Kevin takes a breath and stares at the ceiling. I try not to smile. He’s not used to dealing with kids, and he wishes there were fewer rules and he was allowed to do more good, old fashioned, shouting. I’m taking up a lot of his patience. But he knows he’s lost that one, so he starts a new line.
“OK Sam. That list of names. I didn’t recognise many of them. So it’s fair to say that most of the people who lived at Renwick House weren’t born in New Zealand were they?”
“Nah, me and my family were the only ones.”
“Did you ever feel that the others were all connected in some way that you didn’t know about? That they had some kind of secret you weren’t part of?”
We’re connected in a way most people never dream of. And some, like Tahira, did have secrets, but not common ones.
“Nah. We were all very happy,” I say, happily.
“How were you happy?” he asks, very seriously.
“Like happy” I shrug. He shrugs back to get me to explain.
“ … you know what that is, right?” I ask, like I’m worried he might be stunted.
“No, I mean what told you everyone was happy? How did it show itself?” he asks.
“Aww,” I start, thinking this is easy, “well, we had great parties, and we swam, we had beach soccer, and barbecues and sang on the bus …”
And suddenly I can’t talk anymore! I can’t speak! I can’t breathe! As I reminded myself out loud how great it had been the reality that I am totally alone hit me like a brick. All my mates, all my family, my home, everything is gone and I don’t know when, or even if, they’re coming back! I turn away quickly because suddenly my eyes are streaming. Huge tears are rolling down my face which is screwed up with grief.
It was the best time of my life and it’s over. The others are gone! I’m all alone, and all I know is if I fail they will get me!
Geraldine puts an arm around my shoulders and tries to comfort me. She means well but she’s an annoying old cow. She rubs my back – which eases the stress a bit – but says stupid things like “you’re a brave boy” which is just so dumb. She has no idea! She has just no idea what I’m dealing with. How huge everything’s got. None of them have any idea how much I have to do now, and how small and alone I feel. I’d way prefer Sue hugged me, but she’s on the other side of the small desk, I can’t see and I don’t know what she’s doing.
“Kevin, I think we should stop there,” Geraldine says quietly over the desk to the detective, her arm over my shoulder.
I hear him sigh a little and say, “Interview halted 11.07,” in a quiet voice.
“Sam, what would you like us to do?” Kevin asks quietly.
He pisses me off so much with his big daddy thing. So I ask for what I want because I can’t think of a cunning plan to get it.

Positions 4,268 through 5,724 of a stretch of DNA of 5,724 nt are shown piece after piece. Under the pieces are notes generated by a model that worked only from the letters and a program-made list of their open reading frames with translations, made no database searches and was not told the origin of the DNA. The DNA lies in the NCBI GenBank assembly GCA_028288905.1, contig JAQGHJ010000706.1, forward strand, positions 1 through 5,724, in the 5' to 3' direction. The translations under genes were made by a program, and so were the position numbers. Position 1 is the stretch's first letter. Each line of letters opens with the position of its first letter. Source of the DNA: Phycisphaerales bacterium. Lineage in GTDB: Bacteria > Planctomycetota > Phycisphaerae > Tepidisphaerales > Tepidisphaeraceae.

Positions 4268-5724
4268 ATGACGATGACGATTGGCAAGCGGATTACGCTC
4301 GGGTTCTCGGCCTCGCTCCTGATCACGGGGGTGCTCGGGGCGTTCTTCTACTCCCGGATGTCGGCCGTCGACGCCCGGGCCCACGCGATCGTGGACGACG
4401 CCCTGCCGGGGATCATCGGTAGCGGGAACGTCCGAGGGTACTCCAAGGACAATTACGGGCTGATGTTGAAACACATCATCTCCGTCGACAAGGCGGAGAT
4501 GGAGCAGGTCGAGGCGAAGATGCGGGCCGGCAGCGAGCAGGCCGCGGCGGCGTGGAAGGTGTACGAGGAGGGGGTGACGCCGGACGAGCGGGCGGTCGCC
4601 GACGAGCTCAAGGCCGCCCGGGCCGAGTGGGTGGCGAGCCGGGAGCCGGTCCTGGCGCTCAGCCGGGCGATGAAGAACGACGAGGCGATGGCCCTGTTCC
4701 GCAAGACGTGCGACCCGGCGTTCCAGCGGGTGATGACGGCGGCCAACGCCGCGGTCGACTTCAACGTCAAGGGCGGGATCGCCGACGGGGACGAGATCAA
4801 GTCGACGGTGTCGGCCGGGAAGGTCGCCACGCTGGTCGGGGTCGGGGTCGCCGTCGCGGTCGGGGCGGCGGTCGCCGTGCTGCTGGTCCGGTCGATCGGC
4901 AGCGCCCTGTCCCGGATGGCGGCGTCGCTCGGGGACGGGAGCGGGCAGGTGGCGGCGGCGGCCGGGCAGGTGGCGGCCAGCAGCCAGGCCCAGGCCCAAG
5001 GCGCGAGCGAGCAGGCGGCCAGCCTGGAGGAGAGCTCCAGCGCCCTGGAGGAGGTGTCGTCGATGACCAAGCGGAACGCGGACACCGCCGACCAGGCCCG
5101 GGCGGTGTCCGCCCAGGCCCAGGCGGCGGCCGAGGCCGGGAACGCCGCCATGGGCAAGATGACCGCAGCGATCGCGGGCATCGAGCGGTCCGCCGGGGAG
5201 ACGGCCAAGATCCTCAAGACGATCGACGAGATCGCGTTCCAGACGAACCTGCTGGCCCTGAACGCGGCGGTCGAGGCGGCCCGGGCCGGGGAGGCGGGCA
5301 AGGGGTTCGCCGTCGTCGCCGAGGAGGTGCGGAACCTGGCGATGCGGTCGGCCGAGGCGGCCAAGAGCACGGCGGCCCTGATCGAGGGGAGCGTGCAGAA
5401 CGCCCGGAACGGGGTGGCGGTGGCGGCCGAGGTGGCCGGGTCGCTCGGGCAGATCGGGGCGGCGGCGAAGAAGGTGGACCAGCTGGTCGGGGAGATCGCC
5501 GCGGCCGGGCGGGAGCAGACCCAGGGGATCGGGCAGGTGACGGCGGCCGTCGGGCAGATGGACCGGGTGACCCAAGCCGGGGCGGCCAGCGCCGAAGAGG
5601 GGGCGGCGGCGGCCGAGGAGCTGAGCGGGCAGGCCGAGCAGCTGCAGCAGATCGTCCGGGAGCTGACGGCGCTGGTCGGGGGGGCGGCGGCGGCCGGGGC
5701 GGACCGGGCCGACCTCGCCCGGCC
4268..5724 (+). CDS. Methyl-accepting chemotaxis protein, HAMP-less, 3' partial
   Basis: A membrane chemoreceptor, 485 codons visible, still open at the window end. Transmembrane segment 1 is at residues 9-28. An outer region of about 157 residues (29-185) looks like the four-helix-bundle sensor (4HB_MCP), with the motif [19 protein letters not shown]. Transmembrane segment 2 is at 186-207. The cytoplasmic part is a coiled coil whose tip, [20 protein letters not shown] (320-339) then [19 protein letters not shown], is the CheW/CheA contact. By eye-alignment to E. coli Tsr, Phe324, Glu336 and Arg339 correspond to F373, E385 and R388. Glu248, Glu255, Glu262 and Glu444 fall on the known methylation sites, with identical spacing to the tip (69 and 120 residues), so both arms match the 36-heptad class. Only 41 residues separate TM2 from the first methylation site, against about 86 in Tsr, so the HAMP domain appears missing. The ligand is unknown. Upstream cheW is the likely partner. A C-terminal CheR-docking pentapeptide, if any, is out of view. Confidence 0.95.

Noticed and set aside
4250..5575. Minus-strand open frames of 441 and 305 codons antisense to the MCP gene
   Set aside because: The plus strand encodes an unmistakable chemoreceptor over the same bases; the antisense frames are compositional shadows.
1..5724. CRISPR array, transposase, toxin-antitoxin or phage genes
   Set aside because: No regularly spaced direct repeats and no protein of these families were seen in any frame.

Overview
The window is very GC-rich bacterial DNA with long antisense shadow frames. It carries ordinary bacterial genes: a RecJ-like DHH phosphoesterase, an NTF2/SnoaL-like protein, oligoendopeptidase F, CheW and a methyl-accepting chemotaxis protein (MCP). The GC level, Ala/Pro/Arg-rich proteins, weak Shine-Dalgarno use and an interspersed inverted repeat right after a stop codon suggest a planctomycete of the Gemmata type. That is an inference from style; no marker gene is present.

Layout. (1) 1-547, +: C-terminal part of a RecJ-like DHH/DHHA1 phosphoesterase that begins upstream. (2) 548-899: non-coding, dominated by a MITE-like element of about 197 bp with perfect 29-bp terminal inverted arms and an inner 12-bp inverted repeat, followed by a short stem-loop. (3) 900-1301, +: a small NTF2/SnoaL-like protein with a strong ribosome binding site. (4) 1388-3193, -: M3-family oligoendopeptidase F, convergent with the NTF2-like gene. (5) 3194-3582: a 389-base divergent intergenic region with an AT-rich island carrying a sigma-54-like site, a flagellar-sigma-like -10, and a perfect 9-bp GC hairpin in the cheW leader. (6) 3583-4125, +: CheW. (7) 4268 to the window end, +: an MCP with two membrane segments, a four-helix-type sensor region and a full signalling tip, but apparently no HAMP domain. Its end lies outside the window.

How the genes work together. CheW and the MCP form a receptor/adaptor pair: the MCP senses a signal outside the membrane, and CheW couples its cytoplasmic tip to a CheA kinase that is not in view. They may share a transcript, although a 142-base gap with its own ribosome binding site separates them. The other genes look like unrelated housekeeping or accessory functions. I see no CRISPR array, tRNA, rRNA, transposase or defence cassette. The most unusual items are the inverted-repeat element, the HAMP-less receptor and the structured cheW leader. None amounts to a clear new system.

“I’d like to talk to Sue for a while. Just me and her,” I tell the wall. No one says anything so I check around quickly.
Kevin seems a bit surprised by that. So does Sue, who doesn’t look so keen. Geraldine takes back her arm and goes back to looking grumpy. Kevin sighs.
“Do you mind Sue?” he asks her.
“No sir, of course not. That’s why I’m here. I am the Youth Aid specialist after all,” she reminds him.
“Should I stay too Sam?” Geraldine asks.
“No … no … it’s OK. Thank you Geraldine,” I say trying to be polite.
“OK, well Sue, if you could um … see me when you’re done here,” says Kevin, “Geraldine I’ll find a spot where you can wait for Sam.”
And once again he shows Geraldine, who’s thinking I’m the saddest case she’s seen for a while, out of the interview room. It makes me angry with my own tears. Her pity I do not need.
The door closes with a click. I look at Sue who’s staring at me warily with both sympathy and some curiosity. Now, I find it hard to look her in the eye. I sit forward, elbows resting on my knees, head in my hands, hood still up. I’m trying to stop my breath from shuddering.
“So what is it Sam?” she asks me. She seems genuinely concerned now.
I look up at her, my eyes still wet, sitting back again, confused.
“What’s what?” I ask, breathing out hard and looking around.
“What did you want to tell me?” she says sitting forward.
I feel defensive. I hadn’t expected to crack like that. I feel battered. It must be stress from being hunted and on the run. Knowing what will happen if they catch me. It hasn’t been that easy to sleep.
“Nuthin…I didn’t want to tell ya anything, I just…I just wanted to talk to you.”
“What about?” she asks, suspicious I want to go back to Rachel again.
I look around uncomfortably. I wanted to talk to her but now that I am, I feel kinda dumb. I dry my face on my sleeve.
“Nuthin…anything…I dunno…the weather and shit,” I say confused.
“Why?” she wants to know.
I decide to fess up.
“Coz I haven’t got anyone else to talk to!” I blurt out.
“That, and the other two get up my nose. I feel like I can talk to you coz you know what it’s like.”
“What do I know?” she asks sitting back suspiciously and folding her arms.
“To feel … you know … sorta … on the outside,” I say looking around for inspiration.
“I am still a police officer Sam,” she reminds me.
“Yeah, I know, but at least you’re not like Kevin,” I tell her leaning forward.
“You don’t like him?”
Her tone is neutral but it sounds like a trap. But hell, hung for a lion, as a lamb eh?
“Nah, he’s way too straight for me eh?” I tell her playing with my fingers.
“You seem fairly straight yourself compared to most of the people I see.”